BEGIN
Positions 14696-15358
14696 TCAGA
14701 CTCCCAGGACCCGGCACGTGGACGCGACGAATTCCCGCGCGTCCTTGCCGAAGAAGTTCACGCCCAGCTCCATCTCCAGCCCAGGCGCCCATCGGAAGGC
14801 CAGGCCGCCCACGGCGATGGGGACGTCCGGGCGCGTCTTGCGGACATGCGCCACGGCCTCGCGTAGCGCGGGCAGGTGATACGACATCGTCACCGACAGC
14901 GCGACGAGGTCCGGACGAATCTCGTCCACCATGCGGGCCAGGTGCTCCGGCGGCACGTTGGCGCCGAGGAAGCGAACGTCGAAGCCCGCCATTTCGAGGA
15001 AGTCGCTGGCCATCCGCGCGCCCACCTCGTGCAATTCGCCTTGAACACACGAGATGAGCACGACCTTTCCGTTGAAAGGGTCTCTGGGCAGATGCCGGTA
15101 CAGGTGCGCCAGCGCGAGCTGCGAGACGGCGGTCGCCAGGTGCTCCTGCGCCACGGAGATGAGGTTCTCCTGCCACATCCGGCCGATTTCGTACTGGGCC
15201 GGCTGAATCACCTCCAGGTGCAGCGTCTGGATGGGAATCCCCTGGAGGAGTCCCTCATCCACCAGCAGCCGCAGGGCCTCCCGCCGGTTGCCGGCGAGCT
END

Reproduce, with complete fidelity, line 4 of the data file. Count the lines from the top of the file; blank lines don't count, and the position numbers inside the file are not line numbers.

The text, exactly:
14801 CAGGCCGCCCACGGCGATGGGGACGTCCGGGCGCGTCTTGCGGACATGCGCCACGGCCTCGCGTAGCGCGGGCAGGTGATACGACATCGTCACCGACAGC